• Lenders' service fees
  • Credit report fees
  • Title search: This investigates property records to ensure the seller has the full legal rights to sell the property.
  • Title insurance policies: Lenders usually require a lender's policy, and it's often a good idea for investors to have an owner's title insurance policy as well.
  • Taxes: Sellers often pay certain taxes, like prorated property taxes and possibly transfer tax.

As an investor, you'll typically cover most of these closing costs, but sometimes you can ask the seller to pitch in (either as a percentage or a set dollar amount). Keep in mind, though, that they're already responsible for a bunch of costs on their end, like agent commissions, prorated property taxes, HOA fees, and other expenses. Whether they'll agree to help with closing costs might depend on factors like who has more leverage in the current investment property market.

Escrow fees are often split evenly between the investor and seller, but this might also be up for negotiation. Some companies offer flat fees that could save money for both parties. For example, Spruce charges an all-inclusive flat settlement fee that includes notary fees, wire transfers, overnight couriers, eClosing software, and more. This fee usually starts at $400 per side.

How to potentially shave off some closing costs

Most closing costs and fees might be set in stone, but that doesn't mean there's no wiggle room to trim down your upfront expenses. Check out these tips to help lower your initial outlay.

  • Shop around: Lenders like Kiavi can hook you up with quotes for things like interest rates, closing costs, and service fees. Comparing options can help you find the best deal.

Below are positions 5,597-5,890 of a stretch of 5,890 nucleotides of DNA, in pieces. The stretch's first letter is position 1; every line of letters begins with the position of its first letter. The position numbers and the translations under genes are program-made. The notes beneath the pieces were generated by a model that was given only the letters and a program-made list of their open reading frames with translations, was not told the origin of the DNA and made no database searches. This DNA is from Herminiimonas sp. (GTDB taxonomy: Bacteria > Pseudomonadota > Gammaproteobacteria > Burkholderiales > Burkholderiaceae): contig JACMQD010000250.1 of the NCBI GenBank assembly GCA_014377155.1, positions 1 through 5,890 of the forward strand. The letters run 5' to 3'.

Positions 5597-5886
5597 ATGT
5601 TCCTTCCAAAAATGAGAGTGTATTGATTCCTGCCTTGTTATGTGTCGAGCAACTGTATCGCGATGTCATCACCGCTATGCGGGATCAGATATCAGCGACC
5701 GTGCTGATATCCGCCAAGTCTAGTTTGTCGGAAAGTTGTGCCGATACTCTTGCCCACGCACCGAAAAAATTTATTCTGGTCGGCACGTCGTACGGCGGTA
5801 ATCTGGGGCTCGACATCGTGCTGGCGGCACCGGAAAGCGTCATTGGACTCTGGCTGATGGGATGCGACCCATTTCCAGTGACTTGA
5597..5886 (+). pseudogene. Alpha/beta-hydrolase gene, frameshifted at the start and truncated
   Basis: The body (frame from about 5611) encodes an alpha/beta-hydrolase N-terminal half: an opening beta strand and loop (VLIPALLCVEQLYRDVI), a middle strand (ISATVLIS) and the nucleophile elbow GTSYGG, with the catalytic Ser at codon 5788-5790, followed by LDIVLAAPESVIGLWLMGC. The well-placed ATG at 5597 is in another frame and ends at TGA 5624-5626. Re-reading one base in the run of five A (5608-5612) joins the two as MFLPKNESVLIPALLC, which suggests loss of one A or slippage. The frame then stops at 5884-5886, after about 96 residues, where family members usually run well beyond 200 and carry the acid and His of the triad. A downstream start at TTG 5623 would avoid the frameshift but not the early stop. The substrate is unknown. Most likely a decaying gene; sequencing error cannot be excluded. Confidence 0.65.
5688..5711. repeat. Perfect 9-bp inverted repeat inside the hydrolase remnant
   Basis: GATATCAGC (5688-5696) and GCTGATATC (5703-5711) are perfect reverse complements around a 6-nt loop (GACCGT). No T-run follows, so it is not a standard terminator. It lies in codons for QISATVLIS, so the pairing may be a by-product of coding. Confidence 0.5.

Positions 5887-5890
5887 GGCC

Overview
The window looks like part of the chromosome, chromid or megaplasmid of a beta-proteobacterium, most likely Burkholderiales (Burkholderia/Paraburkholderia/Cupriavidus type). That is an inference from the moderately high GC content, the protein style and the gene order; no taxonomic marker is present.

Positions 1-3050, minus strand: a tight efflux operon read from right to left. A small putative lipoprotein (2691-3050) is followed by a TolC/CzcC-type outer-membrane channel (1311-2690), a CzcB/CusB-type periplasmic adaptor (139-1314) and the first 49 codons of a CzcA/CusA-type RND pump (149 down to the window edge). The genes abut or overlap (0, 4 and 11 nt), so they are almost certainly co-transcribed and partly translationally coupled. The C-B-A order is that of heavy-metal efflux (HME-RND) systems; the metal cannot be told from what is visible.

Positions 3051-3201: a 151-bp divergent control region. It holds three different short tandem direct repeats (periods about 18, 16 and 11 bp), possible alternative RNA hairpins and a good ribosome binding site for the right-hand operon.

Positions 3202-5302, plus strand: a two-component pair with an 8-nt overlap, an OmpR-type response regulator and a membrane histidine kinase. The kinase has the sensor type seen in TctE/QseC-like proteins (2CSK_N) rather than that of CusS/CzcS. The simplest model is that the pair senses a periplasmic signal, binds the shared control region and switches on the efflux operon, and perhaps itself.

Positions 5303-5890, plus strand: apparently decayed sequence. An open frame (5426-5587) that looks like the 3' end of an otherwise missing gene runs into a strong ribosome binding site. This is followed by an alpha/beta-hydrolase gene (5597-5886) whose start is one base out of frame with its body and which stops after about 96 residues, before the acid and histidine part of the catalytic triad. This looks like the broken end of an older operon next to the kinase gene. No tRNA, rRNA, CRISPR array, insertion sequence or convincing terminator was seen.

• Choose your providers: If you come across inspectors or companies offering title searches at lower rates than the provider listed on your loan agreement, consider switching to a more cost-effective option. For example, tech-savvy companies might offer savings in both time and money, along with other perks.
  • Haggling with the seller: While your local investment property market might influence this if you've got some leverage, you could try asking the seller to knock a bit off the property's sale price or cover a portion of the closing costs.

Remember, Kiavi teams up with Spruce to give real estate investors the power to tap into a custom online technology platform that harnesses modern tech and data science for quick, efficient, and reliable financing.

Wrapping it up: closing smarter on your investment properties

So, you've gone through the rollercoaster of emotions that come with purchasing an investment property, and now it's time to tie up all those loose ends. We've covered the must-haves and nice-to-haves of title insurance, the nitty-gritty of closing costs, and even some savvy tips to shave off some of those extra expenses.

Remember, modern technology has swooped in like a superhero to make the closing process faster and more efficient. Companies like Spruce* are leading the charge in digital title and closings, offering national coverage with local expertise. It's all about getting you to the finish line faster and with fewer headaches.

But don't forget that preparation is key. Budget for those closing costs and know what to expect when it comes to title insurance. With all this info under your belt, you'll be ready to navigate the world of investment property closings like a pro.

Now, armed with this knowledge, go forth and conquer the real estate investment world! May your closings be smooth, your title insurance rock-solid, and your investment properties ever prosperous. Happy investing!


*Kiavi collaborates with Spruce by allowing real estate investors to leverage a custom online technology platform that uses modern technology and data science to access financing quickly, efficiently, and reliably.